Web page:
Cher - Believe

The Cher Effect Diverted Our Attention Away From Why “Believe” Works

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Every singer-songwriter likely knows what the “Cher effect” is. It’s the extreme autotune effect that Cher’s producers Mark Taylor and Brian Rawling used in her 1998 hit “Believe.” In order to protect the secret of how the effect was achieved, they initially claimed that it was created by a vocoder — a kind of voice synthesizer.

Because the song gets so much attention for that effect, it’s easy to ignore the strengths of the song itself. Its melody is catchy, the lyrics are meant to play on the emotions of the listeners, especially the lyric that partners up with the chorus hook: “Do you believe in life after love?”

There’s also a nice blend of major and minor chords that comprise the progressions. There’s really a lot that’s great about the song. But as I say, because we’re so busy acknowledging its importance in the world of music production that we might forget this important fact: clever production rarely saves a bad song. “Believe” had to be a good song in the first place.

Because sound recording and production is so easy to do now (we can write, record and release a song on the same day), you might be tempted to run all those steps together, where as you write a song, you’re already thinking about what production effects you might add to make the song more interesting.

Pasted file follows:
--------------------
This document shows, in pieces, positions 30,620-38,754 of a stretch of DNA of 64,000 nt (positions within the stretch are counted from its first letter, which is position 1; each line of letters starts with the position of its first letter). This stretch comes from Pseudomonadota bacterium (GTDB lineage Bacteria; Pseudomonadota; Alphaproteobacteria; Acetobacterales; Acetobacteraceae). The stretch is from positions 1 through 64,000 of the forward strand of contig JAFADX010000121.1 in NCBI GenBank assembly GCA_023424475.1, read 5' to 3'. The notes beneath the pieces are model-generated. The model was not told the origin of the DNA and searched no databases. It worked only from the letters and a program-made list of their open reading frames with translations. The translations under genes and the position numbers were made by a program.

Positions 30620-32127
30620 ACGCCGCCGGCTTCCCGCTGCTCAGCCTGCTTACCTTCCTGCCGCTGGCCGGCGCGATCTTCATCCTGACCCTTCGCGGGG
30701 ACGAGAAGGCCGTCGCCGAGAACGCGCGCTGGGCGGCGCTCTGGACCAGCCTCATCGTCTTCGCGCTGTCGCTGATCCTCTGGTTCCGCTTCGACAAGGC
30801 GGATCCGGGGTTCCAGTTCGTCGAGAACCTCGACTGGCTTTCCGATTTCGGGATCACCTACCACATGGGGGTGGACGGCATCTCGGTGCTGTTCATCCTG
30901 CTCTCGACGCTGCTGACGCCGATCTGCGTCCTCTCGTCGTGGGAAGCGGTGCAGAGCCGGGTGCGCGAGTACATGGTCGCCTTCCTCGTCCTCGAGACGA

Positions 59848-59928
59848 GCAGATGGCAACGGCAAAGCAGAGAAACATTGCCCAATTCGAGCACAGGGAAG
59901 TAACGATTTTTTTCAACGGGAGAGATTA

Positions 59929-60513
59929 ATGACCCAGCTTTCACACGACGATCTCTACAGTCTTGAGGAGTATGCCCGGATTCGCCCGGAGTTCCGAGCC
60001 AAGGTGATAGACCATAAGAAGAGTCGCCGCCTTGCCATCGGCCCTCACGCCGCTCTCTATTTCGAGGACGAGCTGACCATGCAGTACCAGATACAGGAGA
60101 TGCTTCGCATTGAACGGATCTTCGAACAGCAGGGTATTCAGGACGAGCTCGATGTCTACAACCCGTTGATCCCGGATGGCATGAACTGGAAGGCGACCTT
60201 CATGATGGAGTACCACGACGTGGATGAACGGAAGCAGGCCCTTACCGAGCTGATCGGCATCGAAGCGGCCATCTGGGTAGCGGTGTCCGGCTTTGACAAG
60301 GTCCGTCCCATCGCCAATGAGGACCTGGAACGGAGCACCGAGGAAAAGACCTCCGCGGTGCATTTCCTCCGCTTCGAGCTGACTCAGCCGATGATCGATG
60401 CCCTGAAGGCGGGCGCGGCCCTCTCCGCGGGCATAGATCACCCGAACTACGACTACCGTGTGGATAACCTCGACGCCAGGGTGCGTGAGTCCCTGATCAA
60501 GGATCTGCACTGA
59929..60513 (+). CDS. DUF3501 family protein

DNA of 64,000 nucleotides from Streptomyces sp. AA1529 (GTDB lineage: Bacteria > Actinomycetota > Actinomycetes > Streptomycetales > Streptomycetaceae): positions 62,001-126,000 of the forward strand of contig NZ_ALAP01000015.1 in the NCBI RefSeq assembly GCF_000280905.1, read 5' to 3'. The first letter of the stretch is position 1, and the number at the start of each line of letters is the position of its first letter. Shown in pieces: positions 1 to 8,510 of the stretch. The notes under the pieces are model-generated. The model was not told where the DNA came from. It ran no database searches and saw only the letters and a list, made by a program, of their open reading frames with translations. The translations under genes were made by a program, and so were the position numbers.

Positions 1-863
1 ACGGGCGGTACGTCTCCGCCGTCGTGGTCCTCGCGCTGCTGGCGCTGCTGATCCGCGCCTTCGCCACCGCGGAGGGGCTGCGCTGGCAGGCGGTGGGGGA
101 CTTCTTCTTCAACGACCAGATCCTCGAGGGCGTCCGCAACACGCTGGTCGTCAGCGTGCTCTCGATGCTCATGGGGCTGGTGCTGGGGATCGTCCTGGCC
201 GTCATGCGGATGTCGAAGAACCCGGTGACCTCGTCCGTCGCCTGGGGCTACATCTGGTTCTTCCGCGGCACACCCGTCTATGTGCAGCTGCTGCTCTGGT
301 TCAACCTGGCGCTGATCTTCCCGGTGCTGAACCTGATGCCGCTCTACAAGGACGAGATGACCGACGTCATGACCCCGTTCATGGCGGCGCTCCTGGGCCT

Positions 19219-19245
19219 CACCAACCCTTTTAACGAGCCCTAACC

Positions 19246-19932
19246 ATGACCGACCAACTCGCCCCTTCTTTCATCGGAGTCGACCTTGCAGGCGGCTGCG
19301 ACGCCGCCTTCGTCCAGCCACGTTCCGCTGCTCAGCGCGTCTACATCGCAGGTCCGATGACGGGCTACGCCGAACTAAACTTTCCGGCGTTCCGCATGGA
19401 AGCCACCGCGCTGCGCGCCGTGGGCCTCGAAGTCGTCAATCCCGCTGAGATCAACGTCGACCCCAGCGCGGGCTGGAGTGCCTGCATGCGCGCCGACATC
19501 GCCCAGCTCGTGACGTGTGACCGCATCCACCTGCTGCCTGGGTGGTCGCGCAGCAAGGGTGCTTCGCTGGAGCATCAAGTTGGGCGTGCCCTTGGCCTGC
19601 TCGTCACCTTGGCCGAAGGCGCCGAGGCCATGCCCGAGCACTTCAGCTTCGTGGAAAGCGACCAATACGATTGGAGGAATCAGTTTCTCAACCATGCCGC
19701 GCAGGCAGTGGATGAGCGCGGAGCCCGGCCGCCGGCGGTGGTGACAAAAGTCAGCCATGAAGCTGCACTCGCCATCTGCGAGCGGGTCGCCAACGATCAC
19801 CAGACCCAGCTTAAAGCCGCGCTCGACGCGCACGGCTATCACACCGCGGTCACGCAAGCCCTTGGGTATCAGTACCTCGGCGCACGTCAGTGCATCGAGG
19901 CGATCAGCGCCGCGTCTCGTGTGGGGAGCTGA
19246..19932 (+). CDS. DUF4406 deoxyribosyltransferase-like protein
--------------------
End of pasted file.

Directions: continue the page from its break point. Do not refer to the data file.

Back in 1998 when “Believe” was recorded, the song existed first, and the effects were added at the recording stage. That’s why “Believe” works as a song: the songwriting stage happened first, and it’s unlikely anyone involved in the writing of it had much of an idea what the final recorded version would sound like.

In my opinion, “Believe” would work as a jazz ballad, as a country song, even a cappella (unaccompanied by any instruments at all). The verse starts low, with occasional leaps upward at emotional moments in the lyric (“And I can’t break through”, for example). The chorus melody makes a bigger deal of the upward leap: it becomes a major sixth. And the bridge takes that leap further, where it becomes an octave.

I think the best lesson songwriters can take from “believe” isn’t the use of autotune — it’s the necessity for a song to be a great song in the first place, before it ever gets to the recording-production stage.

Gary EwerWritten by Gary Ewer. Follow Gary on Twitter.

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